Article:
Keep up with the latest hiring trends!
We’ve already delved into the world of Front End Developers, so now it’s time to take a closer look at their Back End counterparts. If you’re a tech recruiter, you’ll know that Back End Developers are some of the most sought-after candidates, so being able to properly communicate with them is really only possible if you fully understand exactly what it is that they do. Let’s not forget that Back End Developers are generally paid upwards of $80-$100 per hour, and there’s a good reason for that. Business logic is complex. So complex that we could probably write ten blog posts just like this and we’d still be scratching the surface! It’s not the easiest role to get your head around, especially if you don’t come from an IT background. So consider this post ‘Back End Developers 101’.
Who are Back End Developers?
First things first. Who exactly are Back End Developers? Well, for starters, they would have gone to university to study Computer Science for upwards of 3-4 years. Unlike Front End, where you could arguably take a course for 6-12 months and come away from it being able to put into practice what you’ve learned quite easily, (mainly due to the vast amount of templates available for creating websites etc), this isn’t at all the case with Back End Development. You really need to be into mathematics and logic, and ultimately quite left-brain dominant in your thinking in order to be able to ‘make it’. Back End Developers are people who spend their lives focusing on mathematical problems and designing answers for them. Unlike Front End, there’s no user-friendly interface to work with; we’re talking about core coding here. It’s methodical and unforgivable. Back End Developers don’t start working on a project in a nice package that they’ve bought from their local computer store – they open up Wordpad or Notepad and basically just start typing code. Code that looks like this…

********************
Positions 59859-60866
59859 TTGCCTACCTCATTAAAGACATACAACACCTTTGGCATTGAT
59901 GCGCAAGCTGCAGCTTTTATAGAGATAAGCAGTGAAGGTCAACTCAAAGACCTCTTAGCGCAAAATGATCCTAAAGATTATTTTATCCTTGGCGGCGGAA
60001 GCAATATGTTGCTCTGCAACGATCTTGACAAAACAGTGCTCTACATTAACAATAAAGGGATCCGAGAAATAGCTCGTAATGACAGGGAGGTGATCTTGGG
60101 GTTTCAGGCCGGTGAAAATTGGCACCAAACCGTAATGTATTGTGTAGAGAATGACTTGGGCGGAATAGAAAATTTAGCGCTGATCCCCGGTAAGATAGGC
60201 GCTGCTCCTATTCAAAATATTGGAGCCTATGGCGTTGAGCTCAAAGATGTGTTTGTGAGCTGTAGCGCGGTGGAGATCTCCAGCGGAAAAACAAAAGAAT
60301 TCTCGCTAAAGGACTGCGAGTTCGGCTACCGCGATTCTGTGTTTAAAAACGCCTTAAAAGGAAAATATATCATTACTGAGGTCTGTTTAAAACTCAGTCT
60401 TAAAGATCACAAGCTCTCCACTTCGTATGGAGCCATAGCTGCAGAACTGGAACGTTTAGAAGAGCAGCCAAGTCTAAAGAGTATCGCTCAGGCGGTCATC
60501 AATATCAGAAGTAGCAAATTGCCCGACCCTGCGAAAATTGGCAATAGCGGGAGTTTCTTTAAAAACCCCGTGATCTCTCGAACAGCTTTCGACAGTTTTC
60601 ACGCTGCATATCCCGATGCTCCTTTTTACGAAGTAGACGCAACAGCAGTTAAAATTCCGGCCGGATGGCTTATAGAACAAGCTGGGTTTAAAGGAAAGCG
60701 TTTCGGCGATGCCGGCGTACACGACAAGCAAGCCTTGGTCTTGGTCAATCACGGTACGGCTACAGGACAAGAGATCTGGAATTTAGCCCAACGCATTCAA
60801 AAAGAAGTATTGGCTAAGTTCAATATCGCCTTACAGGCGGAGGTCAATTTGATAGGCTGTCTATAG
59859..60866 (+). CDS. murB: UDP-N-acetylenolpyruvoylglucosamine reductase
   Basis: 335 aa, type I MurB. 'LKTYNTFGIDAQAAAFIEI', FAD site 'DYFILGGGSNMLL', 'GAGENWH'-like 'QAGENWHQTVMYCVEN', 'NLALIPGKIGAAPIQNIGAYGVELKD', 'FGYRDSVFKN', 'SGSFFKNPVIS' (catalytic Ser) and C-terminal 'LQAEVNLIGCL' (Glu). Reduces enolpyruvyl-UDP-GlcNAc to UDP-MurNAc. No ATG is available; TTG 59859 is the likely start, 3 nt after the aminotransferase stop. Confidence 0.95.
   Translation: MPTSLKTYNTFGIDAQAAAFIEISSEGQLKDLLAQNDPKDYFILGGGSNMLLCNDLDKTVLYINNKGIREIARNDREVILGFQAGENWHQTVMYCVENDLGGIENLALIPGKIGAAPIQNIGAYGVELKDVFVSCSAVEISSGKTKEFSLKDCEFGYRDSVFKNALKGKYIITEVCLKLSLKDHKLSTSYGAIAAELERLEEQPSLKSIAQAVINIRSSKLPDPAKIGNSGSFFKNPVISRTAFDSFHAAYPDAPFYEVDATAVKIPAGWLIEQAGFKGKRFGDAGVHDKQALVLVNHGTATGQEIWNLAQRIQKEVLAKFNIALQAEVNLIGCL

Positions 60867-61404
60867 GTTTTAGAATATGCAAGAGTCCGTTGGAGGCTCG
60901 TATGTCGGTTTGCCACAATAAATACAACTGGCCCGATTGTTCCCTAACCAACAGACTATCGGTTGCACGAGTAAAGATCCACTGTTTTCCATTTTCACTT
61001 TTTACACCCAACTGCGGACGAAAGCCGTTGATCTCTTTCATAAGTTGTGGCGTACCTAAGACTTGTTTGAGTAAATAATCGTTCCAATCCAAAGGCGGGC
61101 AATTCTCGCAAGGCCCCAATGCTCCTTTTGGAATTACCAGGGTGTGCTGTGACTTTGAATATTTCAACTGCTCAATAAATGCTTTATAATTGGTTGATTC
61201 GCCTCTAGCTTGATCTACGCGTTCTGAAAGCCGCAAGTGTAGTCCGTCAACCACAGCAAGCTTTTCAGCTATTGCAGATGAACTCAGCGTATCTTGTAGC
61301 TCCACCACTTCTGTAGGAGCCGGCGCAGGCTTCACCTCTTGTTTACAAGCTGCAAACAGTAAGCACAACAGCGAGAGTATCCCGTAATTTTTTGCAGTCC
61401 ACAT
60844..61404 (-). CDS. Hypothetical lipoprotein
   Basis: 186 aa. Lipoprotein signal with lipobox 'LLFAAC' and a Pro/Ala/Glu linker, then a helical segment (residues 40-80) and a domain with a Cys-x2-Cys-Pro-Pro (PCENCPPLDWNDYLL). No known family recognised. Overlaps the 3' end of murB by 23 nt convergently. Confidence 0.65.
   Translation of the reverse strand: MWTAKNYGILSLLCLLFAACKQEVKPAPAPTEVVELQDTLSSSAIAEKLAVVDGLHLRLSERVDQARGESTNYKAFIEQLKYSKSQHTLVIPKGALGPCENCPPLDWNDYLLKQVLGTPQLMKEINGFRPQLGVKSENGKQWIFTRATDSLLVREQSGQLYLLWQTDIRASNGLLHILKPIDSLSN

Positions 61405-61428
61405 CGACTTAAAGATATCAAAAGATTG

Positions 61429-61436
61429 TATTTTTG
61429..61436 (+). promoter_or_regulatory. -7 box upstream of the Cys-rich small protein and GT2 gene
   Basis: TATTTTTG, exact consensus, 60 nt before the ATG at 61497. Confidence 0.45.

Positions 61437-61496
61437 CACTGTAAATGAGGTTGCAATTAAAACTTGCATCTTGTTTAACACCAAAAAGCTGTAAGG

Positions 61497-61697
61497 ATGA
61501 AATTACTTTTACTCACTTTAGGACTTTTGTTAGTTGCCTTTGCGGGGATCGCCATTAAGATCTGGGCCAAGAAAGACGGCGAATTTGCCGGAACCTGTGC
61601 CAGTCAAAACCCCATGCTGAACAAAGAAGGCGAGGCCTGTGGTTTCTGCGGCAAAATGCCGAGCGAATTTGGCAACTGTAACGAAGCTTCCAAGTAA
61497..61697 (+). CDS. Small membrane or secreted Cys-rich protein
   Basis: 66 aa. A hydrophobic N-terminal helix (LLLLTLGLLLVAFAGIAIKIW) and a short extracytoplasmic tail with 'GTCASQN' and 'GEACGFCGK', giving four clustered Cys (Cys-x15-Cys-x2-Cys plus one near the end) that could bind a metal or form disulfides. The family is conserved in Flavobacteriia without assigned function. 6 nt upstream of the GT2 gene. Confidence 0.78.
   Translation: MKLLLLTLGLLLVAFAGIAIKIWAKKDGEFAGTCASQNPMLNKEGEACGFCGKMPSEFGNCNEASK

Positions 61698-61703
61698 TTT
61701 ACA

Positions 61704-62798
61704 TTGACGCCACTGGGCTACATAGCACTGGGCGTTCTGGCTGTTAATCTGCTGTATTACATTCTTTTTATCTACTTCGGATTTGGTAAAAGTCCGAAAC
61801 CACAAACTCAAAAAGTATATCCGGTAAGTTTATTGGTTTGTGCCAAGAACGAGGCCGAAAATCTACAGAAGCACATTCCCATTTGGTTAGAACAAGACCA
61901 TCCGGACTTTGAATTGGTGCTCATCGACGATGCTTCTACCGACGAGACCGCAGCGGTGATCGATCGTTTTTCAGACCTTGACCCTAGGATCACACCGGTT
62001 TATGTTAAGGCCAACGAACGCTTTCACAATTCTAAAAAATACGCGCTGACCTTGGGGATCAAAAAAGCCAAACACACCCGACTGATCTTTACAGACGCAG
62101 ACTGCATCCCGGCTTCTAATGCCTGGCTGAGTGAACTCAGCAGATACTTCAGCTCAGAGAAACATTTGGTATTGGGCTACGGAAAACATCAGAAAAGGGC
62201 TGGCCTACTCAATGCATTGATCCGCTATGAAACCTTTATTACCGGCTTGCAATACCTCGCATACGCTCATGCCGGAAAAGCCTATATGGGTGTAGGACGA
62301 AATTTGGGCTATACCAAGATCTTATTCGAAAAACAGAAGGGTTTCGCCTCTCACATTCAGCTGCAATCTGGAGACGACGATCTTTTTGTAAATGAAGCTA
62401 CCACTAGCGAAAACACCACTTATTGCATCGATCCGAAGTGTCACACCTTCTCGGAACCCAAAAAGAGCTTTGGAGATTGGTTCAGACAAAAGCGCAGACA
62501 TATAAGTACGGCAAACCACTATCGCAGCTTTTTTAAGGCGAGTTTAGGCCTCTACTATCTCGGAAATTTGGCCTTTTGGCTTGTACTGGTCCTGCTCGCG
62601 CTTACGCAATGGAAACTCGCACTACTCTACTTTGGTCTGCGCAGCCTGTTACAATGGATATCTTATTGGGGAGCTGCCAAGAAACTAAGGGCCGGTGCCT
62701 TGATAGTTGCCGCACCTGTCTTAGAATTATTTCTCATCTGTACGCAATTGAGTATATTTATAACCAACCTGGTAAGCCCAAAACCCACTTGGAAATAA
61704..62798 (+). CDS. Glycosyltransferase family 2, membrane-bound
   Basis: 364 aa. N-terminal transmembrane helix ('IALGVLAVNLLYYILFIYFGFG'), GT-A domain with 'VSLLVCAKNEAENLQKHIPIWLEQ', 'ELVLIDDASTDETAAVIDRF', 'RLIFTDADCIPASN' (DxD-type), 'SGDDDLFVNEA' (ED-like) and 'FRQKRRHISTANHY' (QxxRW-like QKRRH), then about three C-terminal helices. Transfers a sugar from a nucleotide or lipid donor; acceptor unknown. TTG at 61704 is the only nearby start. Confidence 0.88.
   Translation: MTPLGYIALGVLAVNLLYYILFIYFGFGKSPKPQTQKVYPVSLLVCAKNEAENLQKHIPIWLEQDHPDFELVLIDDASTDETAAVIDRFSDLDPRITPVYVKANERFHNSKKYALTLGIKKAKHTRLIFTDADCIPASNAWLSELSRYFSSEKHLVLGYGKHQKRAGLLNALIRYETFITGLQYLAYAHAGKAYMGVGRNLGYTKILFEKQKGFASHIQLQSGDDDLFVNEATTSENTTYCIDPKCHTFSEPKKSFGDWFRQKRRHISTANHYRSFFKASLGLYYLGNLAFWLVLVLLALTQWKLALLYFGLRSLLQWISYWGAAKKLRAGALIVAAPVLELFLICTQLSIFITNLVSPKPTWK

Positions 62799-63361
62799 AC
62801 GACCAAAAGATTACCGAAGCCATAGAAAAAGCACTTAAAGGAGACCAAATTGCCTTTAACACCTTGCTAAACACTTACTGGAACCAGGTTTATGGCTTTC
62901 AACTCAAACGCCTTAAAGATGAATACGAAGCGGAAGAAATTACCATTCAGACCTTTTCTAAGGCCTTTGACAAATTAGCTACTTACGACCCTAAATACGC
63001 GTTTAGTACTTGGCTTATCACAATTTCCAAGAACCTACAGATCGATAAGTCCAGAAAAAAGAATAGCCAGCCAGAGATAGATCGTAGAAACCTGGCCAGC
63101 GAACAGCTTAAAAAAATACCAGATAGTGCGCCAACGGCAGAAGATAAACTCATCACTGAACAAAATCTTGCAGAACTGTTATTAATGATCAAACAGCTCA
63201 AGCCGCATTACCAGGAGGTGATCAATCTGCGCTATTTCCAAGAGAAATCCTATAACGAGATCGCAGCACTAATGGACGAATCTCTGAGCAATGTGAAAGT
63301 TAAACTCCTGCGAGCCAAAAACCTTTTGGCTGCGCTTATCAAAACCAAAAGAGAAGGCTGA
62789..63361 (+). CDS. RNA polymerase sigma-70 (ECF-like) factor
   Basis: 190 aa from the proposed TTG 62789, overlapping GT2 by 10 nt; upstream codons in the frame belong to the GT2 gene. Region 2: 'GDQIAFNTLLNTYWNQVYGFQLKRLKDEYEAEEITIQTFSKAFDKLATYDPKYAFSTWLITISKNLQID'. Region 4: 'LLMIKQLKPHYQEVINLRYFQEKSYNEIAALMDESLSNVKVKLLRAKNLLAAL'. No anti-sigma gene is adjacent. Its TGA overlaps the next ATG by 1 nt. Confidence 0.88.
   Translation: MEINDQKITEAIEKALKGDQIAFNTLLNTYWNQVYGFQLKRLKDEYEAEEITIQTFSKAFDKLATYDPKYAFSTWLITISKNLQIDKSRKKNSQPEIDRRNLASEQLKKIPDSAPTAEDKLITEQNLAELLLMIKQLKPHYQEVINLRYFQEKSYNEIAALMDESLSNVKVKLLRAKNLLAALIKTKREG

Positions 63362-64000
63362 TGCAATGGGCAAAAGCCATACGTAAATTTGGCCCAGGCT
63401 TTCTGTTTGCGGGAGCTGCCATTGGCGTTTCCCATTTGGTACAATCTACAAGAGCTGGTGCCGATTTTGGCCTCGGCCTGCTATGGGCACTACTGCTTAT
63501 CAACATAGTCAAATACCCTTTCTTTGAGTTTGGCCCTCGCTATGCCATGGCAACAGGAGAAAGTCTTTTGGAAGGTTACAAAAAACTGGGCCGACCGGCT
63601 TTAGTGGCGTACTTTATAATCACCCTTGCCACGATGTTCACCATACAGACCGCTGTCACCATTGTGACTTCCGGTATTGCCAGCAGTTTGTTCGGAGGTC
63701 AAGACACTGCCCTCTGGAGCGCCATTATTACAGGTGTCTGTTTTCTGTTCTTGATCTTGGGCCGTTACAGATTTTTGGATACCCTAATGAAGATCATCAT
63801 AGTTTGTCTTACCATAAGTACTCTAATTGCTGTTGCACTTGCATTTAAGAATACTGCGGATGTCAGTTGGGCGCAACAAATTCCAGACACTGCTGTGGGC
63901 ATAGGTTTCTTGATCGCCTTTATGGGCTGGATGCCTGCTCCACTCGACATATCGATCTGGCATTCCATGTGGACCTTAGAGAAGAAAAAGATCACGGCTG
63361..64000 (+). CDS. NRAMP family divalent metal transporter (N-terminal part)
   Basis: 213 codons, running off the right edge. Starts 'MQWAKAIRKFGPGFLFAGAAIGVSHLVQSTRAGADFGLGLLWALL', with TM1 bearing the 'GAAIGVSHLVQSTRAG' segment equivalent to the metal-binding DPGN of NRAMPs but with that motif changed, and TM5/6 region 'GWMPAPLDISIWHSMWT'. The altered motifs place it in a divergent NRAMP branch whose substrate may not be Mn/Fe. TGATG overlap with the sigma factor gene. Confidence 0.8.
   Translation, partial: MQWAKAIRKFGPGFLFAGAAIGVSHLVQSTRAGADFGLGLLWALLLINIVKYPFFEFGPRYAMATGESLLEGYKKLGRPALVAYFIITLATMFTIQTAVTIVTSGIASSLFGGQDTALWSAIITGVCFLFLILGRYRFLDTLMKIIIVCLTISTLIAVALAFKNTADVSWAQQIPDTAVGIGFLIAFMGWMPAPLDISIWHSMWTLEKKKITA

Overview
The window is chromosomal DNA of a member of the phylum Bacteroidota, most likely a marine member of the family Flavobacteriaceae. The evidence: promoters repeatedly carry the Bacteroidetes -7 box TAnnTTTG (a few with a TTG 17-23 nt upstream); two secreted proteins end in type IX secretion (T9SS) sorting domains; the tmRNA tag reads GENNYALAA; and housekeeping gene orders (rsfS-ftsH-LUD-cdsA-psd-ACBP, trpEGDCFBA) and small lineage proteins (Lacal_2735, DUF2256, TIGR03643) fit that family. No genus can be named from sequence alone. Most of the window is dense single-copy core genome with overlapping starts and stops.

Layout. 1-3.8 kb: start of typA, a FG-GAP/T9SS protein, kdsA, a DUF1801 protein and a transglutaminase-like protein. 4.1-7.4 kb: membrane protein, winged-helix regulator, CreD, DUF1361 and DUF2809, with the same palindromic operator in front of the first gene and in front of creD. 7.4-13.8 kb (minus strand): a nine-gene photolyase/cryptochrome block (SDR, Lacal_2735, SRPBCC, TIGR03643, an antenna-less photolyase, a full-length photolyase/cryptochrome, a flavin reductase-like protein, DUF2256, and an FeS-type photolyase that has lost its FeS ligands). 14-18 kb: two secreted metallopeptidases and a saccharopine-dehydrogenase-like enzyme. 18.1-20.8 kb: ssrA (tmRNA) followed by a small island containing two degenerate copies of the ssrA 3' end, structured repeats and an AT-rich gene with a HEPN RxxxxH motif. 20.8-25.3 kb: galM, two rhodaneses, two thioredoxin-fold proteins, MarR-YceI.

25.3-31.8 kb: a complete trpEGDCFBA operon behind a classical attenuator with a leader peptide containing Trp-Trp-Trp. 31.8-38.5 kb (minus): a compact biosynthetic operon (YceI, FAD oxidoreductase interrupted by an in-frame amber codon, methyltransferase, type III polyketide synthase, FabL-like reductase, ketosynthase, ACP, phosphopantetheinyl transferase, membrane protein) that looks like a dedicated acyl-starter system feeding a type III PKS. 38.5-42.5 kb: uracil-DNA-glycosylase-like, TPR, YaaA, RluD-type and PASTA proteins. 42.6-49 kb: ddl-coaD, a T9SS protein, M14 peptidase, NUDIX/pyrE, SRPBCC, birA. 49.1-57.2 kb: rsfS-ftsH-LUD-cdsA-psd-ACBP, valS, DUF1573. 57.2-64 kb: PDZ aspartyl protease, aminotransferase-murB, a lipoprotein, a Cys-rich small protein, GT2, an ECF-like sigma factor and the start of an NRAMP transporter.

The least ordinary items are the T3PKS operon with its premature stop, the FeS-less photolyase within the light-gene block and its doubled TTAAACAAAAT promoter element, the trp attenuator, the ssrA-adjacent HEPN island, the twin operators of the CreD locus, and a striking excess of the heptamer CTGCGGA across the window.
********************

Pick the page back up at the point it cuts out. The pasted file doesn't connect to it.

Keep in mind that these developers need to know every single line of what they are typing – their Boolean logic has to be strong, their mathematics have to be impeccable. Because, if there is an O where there should be a 0, or if a bracket isn’t closed when it should be – the program itself isn’t going to work. To put this into perspective in terms of scale, think about this – Windows 10 has 50 million lines of code in it. All of these lines relate to each other, and a line can’t have a single fault in it – otherwise the program will collapse in on itself. So absolute accuracy is key.
When dealing with Front End Developers, you’ll need to understand all of the various languages that they use to make programs work. Some languages are more popular because they’re easier to use in terms of being cleaner and more robust than others. So if that’s the case, why isn’t the easiest language used by all developers? The simple answer is because different languages need to be used depending on what the application itself has to do.
Is it a small application? Will it run on individual machines? If the answer is yes, it probably won’t use too much processing power or memory, so developers can write it in a language that will work accordingly. If it’s a large-scale enterprise application, developers might use another language – one that’s far more robust, with more uptime and speed.
What one language can do in 50 lines, another might take 500 lines of code to achieve. The Technical Architect or Lead Developer on a project decides which one is best suited for which situation.
Here are some of the most popular programming languages that you should look out for on CVs:
Java is the world’s first platform-independent language. It was originally created by SUN Microsystems in 1995, and is now owned by Oracle. It comes in 3 packages: Java Enterprise Edition, Java Standard Edition, & Java Micro Edition. Most android apps are written in Java, as well as software tools, scientific applications, web applications like Google Docs, and some mobile games.
C# is essentially Microsoft’s answer to Java. Released in 2001, it’s one of the several languages that can be used within the .NET framework. It can be used to create a variety of applications, including Windows desktop applications, third party apps in the Windows store and business applications. C# actually popularised the concept of frameworks.
Developed in 1979, C++ has held the number one spot for decades when it comes to being one of the most object-oriented languages for developers. It’s used extensively for performance-intensive tasks. The likes of games, graphics, video editors and art applications tend to be written in C++.